We met RosS at a meeting of the After Hours Alliance, “founded in 2010 by a group of music and arts promoters under the mission of connecting the younger people of Santa Fe to meaningful and relevant after-hours events.” (I spoke about AHA in an earlier post, The Care and Feeding of Santa Fe’s Creative Class.) Hamlin’s participation in the all-volunteer organization is emblematic of his generosity. That generosity extends to his financial arrangement with acts who book Little Wing (60/40 split in favor of performers; 70/30 split in favor of gallery artists) and his efforts to make the venue accessible. Indeed, this is a guy spinning with talent –musical, visual and verbal.  He could probably keep the place booked showcasing his own work and personal picks.  But that’s not his way.

Drop in on Hamlin’s website to check out his round robin of abilities, affiliations and inspiration. In addition to arting, composing and music-making, he is also a guitar, electric bass, voice, composition, and music theory teacher through his school, Full Circle Guitar. When he claims that his approach “emphasizes full-brain creativity [and his] style is patient, detailed, innovative and most importantly, fun,” I believe him.  Hamlin’s sincerity and humility are solid and palpable.

Be sure to savor a few tracks on Hamlin’s site on Reverbnation.  I admit to a pedestrian resistant to present day Jazz, which “The Mustache who loved Me” –an engaging fusion of jazz and funk– quickly set straight. Or better yet, treat yourself to an evening’s entertainment at Little Wing Performance Space. Hamlin’s ever-evolving artistic intelligence and expansive inclusivity –a recent event united the potent forces of Meow Wolf and Red Cell’s The Process with out-of-town talent –ensure a bounty of cultural experience that is truly the wellspring of Santa Fe’s “robust art scene,” to quote the New York Times. All Hamlin asks is that you pay your pittance and pull up a chair.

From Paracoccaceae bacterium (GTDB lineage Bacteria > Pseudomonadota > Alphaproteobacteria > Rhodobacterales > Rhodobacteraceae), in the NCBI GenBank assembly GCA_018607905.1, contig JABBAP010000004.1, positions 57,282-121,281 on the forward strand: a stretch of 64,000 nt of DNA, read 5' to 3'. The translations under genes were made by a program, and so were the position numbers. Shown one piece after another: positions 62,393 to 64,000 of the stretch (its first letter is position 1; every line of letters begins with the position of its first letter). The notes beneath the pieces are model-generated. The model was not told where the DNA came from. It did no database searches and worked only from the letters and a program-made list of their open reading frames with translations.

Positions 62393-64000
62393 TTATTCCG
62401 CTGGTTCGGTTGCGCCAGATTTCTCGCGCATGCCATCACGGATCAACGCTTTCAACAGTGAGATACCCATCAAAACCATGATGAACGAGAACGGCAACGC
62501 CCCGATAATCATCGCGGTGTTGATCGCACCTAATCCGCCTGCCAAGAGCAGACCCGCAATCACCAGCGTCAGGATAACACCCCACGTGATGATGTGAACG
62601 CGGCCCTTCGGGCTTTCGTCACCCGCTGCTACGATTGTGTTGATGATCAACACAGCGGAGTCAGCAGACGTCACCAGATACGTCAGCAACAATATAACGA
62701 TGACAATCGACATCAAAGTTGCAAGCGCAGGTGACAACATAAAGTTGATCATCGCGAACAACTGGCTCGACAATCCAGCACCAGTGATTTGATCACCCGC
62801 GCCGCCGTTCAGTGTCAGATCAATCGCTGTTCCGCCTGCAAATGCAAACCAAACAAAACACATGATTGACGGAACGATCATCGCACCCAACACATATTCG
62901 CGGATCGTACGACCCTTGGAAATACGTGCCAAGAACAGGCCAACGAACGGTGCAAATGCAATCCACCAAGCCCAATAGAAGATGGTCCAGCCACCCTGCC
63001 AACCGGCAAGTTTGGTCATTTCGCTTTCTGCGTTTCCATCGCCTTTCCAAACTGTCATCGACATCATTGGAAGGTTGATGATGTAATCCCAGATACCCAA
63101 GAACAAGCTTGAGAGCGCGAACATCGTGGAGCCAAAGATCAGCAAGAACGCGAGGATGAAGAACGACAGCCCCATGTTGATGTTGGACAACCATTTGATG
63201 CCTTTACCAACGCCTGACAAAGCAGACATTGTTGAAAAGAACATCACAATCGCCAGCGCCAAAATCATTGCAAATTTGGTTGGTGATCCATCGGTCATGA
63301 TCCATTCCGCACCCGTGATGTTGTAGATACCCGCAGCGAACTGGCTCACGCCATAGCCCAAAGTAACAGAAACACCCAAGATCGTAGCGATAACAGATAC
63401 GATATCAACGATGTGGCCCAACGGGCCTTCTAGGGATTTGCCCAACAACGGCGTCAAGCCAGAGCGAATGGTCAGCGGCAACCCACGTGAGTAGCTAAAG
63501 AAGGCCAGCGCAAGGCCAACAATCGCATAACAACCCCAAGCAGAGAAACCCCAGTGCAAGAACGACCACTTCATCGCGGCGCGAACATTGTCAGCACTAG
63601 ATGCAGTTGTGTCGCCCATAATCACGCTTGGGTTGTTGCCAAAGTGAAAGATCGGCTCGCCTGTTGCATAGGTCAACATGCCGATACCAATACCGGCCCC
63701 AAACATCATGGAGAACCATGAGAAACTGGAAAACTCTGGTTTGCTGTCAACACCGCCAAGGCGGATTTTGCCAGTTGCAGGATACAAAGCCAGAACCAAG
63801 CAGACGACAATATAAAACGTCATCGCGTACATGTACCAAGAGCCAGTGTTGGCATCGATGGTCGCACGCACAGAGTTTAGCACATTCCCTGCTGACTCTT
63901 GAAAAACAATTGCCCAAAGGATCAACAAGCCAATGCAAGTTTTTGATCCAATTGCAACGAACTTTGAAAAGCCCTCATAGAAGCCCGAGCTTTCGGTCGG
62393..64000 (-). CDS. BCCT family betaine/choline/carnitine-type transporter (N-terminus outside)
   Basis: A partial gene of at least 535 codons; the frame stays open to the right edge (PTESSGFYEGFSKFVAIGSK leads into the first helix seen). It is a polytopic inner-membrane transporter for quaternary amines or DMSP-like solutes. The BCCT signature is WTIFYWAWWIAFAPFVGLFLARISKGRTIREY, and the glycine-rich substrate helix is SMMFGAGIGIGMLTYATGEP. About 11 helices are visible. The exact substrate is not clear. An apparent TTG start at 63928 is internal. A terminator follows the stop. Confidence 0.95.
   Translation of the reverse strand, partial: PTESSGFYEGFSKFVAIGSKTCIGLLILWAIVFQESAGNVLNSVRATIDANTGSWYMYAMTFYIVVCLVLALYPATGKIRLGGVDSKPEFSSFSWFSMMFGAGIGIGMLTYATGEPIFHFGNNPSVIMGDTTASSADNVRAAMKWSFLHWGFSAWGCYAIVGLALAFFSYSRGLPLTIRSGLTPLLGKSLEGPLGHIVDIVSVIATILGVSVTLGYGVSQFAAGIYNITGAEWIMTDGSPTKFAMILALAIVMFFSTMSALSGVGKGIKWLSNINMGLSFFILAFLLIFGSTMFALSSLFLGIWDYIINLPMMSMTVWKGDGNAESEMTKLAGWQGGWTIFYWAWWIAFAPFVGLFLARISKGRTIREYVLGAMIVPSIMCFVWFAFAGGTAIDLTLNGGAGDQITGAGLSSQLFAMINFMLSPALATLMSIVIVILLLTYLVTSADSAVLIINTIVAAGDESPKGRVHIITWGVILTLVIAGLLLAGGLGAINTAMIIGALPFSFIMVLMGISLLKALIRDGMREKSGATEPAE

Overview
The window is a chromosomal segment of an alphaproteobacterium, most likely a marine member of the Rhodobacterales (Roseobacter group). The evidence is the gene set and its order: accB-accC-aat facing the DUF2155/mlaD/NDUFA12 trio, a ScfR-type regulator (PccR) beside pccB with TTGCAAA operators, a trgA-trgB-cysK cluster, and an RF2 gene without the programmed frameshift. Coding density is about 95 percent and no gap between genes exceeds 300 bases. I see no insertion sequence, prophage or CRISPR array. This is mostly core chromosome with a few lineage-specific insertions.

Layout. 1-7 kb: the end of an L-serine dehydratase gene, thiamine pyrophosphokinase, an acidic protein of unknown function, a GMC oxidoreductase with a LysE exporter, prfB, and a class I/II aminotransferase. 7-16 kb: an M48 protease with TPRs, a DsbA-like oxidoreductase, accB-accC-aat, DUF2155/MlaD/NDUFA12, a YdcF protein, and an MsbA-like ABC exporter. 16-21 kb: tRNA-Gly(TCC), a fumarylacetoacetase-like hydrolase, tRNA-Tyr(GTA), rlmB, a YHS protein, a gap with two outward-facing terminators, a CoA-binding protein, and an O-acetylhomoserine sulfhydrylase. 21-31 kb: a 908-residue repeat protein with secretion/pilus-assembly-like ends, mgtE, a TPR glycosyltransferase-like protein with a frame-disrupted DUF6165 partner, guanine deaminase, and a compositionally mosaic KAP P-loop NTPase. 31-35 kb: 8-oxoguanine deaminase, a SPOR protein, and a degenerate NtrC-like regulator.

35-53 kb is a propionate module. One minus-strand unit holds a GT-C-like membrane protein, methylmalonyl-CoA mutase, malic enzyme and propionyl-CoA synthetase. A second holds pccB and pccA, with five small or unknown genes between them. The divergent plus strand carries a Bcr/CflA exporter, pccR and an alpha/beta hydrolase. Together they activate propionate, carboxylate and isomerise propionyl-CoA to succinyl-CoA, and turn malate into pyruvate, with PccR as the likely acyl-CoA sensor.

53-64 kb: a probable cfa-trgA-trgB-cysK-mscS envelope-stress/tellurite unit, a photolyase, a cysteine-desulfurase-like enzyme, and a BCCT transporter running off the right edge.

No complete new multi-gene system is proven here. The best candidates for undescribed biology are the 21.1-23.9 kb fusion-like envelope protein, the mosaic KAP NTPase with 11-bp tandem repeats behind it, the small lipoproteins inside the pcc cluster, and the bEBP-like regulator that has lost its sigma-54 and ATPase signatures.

Watch Joshua Maes video of our visit to Little Wing

Santa Fe Daytripping: Taos

Taos is tiny.  The population of the entire county is well under half that of the city of Santa Fe. But like Santa Fe, Taos packs a powerful per capita punch of  character and appeal. People know Taos for the world class skiing, Taos Pueblo, and the famous Rio Grande Gorge. But you won’t taste the full flavor of Taos with your first sip. It’s a rural, rooted, art-centric intersection of Spanish, Native, counterculture hippies, recreationalists and ranchers: much too much to capture in a single draught.

For good, general information on what to see and do in Taos, consult the Taos Vacation Guide website. Following are a few tips from our recent visit.

Start your day at one of two standout breakfast spots. At Doc Martin’s, the coffee is strong and the fare filling at a reasonable price.  Locals recommend the Kit Carson (poached eggs on a yam biscuit with red chile.) Gutiz, with its Latin-French fusion cuisine, is an absolute “must-try.” I ordered the Tortilla: a Spanish Frittata with potatoes, onions, cucumber salad and savory tapenade. Excellent, though the tidy, tapas-sized portion might not sate a heartier appetite. Joshua picked the Taoseña (eggs, red beans, green chile, potatoes), also quite good. The orange-cinnamon battered French toast with strawberries and bananas is a reputed treat. Plus, the staff was over-the-top pleasant and welcoming.

The Plaza is a point of orientation and good for a sit or stroll, but less imaginative for shopping (though admittedly, we are not power shoppers.) One exception was the upscale consignment boutique, Re-Neux, at 126 B West Plaza Drive. With modest prices relative to quality, Re-Neux is a destination of merit for current women’s fashions, designer labels and vintage.  If you’re a book lover, don’t miss independent icon Moby Dickens Bookshop, on Bent Street, offering rare and out-of-print Western and New Mexico titles on site, and the willing ability to hunt down your desired treasure.

15 minutes north of Taos, on SR 150, is the tiny town of Arroyo Seco. The Taos Cow Ice Cream Scoop Shop, Cafe and Deli has creekside outdoor seating in clement weather. Across the street is our pick of the town’s shops, Rottenstone Pottery: an eclectic gathering of wood-fired pottery in an inviting studio/gallery.  There’s no website at present, so check out Scott Rutherford’s Facebook Page for up-to-date info on events and hours.